On 12 January 2000, 9 new companies plus the 4 incumbent players submitted their application to be able to bid for one of the 5 licences to run the 3rd generation high capacity mobile network. One licence will be reserved for a new entrant. In February the government will announce those that have qualified to bid. Bidding will take place in March 1999 and the winners announced in June and they are expected to begin operating the new networks in 2003 though it could take a few years to get national coverage. The Department of Trade and Industry is managing the bids. Licences will go to those who bid the most with the government expecting to raise £1.5bn-£2bn in total. Bidders have placed a refundable deposit of £50m and the eventual winners depositing a £500m reserve, except for the one licence reserved for the new entrant where the reserve is £125m.
The new networks will be based on the world wide UMTS single standard which is based on the IP protocol, the same one that drives the Internet. UMTS system will support high speed data transmission enabling applications such as video phones, fast internet surfing, and functionally rich business transactions. The UK's auction is the 2nd in Europe, following Finland, but it precedes Germany's which is due in May 2000.
The new players are shown in the table below. They consist of not only
telecommunications companies but consortiums of media and retail companies.
Additionally there will be tie-ups between providers and manufacturers to
develop the new handsets and infrastructure systems. With value added services
being a key revenue earner, then like the Internet, access to content is
critical. Henderson Crosthwaite has estimated the market for UMTS services
to be worth £3.6bn a year by 2012.
|BT. It is the UK's 2nd largest player with 7m customers.||Working with Nortel to develop the UMTS system.|
|Deutsche Telekom. One2One is the UK's 4th largest player with 4m customers. Additionally One2One provides the infrastructure for Virgin Mobile, the UK's most recent entrant.||Working with Ericsson to develop the UMTS handsets & systems.|
|Germany's Mannesmann. Orange is the UK's 3rd largest player with 5m customers.||Working with Ascend, Cisco, Fujitsu to develop the UMTS system.|
|Vodafone. It is the UK's number 1 operator with 8m customers.||Working with Lucent to develop the UMTS system.|
Potential New Operators
|Eircom, Ireland's national telephone company|
|Shareholders in Global Crossing|
|Subsidiary of Nomura, a Japanese bank|
|NTL and France Telecom|
One.Tel Global Wireless
|Subsidiary of One.Tel of Australia|
|A consortium of Virgin, Marconi, EMI, Tesco, Nextel (US mobile operator), Sonera (Finish mobile operator), and seven private equity funds including George Soros' Quantum Industry fund and Paul Allen's (ex Microsoft founder) Vulcan Ventures fund.|
|Subsidiary of Tekefonica, Spain's national telephone company.|
TIW UMTS (UK)
|Subsidiary of TIW, a Montreal and Atlanta listed telco which owns the UK Dolphin business to business service.|
|Source for Potential Entrants: Harrison, Michael, 2000, Nine new entrants set to challenge mobile operators in licence auction, The Independent, 13 January 2000|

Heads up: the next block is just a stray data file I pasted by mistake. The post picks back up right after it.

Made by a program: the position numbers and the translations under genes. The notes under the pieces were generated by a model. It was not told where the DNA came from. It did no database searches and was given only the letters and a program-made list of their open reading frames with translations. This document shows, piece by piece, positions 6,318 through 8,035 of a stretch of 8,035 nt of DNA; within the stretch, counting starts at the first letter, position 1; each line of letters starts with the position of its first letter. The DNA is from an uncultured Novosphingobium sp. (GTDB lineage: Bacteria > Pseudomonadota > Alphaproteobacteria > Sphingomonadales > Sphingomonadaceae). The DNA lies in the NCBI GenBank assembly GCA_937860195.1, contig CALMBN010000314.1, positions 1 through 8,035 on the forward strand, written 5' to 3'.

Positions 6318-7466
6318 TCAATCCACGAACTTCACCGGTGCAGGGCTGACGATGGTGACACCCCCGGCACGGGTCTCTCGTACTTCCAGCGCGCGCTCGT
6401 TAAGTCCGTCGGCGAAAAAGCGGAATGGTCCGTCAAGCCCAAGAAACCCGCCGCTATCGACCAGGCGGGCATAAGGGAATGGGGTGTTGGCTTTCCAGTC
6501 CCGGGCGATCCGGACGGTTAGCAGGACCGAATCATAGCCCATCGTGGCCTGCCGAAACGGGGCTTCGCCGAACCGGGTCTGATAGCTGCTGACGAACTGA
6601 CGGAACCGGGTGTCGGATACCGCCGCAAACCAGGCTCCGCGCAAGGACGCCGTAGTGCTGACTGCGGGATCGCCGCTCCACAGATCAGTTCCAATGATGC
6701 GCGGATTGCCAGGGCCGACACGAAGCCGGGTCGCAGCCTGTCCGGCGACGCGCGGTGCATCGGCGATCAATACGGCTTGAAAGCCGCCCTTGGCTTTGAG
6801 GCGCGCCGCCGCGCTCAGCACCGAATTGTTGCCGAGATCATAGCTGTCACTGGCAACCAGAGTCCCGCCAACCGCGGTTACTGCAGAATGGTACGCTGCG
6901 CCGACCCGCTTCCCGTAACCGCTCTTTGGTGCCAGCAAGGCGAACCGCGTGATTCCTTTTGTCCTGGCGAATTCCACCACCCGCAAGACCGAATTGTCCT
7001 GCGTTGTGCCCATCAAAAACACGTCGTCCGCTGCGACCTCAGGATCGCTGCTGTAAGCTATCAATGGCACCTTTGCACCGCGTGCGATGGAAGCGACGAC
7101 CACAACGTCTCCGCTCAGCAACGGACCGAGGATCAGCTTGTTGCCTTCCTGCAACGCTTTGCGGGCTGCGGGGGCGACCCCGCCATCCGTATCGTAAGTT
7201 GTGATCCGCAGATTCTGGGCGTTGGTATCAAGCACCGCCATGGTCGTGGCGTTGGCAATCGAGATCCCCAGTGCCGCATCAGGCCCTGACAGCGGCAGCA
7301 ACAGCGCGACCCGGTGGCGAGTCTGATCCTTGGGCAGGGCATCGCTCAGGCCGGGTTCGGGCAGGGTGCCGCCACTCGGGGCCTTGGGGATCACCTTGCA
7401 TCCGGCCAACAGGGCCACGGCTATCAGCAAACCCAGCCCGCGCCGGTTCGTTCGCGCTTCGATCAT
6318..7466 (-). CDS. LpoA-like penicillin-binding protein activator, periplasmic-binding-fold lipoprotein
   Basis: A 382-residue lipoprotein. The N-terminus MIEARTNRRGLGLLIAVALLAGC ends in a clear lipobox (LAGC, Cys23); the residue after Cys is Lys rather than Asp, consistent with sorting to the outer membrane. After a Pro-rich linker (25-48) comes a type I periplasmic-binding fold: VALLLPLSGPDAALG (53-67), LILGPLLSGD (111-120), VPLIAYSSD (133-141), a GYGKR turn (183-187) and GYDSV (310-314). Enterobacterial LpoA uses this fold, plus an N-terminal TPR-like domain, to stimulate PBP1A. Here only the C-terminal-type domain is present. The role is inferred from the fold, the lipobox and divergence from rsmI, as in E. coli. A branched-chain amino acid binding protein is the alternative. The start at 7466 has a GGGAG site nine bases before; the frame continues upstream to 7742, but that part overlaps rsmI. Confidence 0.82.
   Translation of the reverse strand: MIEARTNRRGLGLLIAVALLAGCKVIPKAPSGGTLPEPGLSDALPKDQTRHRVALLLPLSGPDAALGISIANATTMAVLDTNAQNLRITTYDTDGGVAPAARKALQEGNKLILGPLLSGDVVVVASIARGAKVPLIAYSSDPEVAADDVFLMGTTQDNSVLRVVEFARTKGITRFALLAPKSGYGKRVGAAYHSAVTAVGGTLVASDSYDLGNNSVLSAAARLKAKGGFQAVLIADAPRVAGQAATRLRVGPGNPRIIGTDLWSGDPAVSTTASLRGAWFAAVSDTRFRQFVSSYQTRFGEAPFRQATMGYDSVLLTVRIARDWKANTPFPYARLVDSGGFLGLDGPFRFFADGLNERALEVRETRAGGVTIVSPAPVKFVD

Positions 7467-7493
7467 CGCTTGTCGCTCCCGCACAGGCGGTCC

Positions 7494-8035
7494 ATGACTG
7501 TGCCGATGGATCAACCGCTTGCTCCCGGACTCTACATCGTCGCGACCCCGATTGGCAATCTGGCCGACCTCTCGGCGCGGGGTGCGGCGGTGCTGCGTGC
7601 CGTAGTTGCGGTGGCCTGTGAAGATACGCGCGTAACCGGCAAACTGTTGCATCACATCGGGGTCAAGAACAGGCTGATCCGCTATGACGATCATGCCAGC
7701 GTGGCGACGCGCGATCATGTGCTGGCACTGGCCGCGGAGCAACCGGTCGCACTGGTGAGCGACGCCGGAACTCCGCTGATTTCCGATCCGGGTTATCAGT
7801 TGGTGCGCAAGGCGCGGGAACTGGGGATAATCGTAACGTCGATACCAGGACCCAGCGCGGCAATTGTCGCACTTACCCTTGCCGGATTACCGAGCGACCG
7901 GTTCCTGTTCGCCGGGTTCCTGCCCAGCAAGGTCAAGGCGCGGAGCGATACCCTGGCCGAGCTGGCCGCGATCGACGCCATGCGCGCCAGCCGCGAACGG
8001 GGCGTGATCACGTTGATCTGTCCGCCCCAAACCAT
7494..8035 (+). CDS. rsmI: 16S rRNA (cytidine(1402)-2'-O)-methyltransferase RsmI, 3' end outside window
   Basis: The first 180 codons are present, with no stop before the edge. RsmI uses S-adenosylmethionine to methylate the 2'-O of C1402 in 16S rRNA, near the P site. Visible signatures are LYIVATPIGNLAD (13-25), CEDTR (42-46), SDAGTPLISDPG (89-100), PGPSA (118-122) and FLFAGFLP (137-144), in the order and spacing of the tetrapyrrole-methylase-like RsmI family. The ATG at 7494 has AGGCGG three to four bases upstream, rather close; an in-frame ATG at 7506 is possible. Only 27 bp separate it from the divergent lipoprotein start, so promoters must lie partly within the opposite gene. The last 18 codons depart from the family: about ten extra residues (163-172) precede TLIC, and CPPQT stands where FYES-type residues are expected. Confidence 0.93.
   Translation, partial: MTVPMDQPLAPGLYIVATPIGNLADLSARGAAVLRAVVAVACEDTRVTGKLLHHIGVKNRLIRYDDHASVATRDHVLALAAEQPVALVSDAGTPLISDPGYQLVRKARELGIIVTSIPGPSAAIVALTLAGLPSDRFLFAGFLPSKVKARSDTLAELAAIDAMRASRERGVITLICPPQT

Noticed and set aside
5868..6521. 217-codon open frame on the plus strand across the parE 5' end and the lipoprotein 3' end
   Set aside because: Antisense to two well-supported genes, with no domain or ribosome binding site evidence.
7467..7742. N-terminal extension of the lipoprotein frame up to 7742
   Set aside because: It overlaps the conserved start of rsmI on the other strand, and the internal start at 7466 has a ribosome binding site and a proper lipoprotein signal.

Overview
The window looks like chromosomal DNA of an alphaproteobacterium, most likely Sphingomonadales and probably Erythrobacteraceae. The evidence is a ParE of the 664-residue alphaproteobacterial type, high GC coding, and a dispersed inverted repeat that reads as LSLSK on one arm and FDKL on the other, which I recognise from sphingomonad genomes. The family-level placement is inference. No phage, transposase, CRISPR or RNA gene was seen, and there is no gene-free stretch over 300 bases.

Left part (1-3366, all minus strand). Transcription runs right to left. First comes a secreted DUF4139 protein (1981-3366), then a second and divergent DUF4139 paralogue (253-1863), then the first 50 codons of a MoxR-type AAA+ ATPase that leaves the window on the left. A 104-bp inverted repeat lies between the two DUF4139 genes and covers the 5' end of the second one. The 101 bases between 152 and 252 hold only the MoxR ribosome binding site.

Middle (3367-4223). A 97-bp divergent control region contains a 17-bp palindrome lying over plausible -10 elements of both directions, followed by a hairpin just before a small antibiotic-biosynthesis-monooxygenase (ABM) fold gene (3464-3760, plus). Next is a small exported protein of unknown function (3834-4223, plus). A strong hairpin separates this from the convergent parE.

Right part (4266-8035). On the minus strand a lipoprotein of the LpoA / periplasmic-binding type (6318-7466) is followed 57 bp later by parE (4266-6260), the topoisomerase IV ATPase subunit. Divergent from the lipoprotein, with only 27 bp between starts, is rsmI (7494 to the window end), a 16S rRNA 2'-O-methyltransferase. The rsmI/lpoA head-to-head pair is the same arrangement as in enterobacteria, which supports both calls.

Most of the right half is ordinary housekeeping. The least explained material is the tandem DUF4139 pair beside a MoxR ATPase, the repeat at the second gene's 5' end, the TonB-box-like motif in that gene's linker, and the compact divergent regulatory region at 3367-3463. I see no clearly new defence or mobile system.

Should one of the existing operators not obtain a licence (and this is forecast to happen), they will be at a severe disadvantage as their customers gradually switch operators in order to embrace value added services. By 2003 voice calls are expected to cost very little so operators will be looking to value added services to generate most of their revenue. However, existing operators do have systems and expertise so it is expected the looser will offer their services to whichever new player(s) wins a licence. Over time, this would reduce the existing player to a provider of infrastructure.
It is estimated that the winners will each need to invest between £1.5bn and £2bn to build their network but incumbent players would enjoy the advantage of their existing infrastructure and systems. To offset this advantage, the government wanted existing operators to open up their network to the new entrants so that these companies can build-up their customer base in advance of building their UMTS network. The existing operators protested and One2One took the DTI to the High Court and won, but the DTI has said it will appeal. However, both the 2 major operators, BT Cellnet and Vodafone, agreed in October 1999 to allow new entrants to use their network with Oftel acting as arbitrator if terms and conditions cannot be agreed by the parties. See Controversy.
Nether-the-less, there could be risks for the new licence players. Currently there are 24m UK mobile subscribers, with 50% of these subscribing in the last 12 months. If this rate continues for another year or so before reaching saturation, then by 2003 (the start of the UMTS system) there could well be 45m UK subscribers - 75% of the population. Just how quickly will these users be prepared to switch to new phones and possibly new contracts when the initial benefits will be marginal? And who will pay for the switch? If customers sign-up with the new entrants in advance, with the ability to use an existing GSM system belonging to an incumbent, will they have to first buy a GSM phone and then later a UMTS phone? Or will the operators give a free swap to an UMTS phone for the new network? Alternatively will they subsidise expensive dual GSM/UMTS phones for a transition period?
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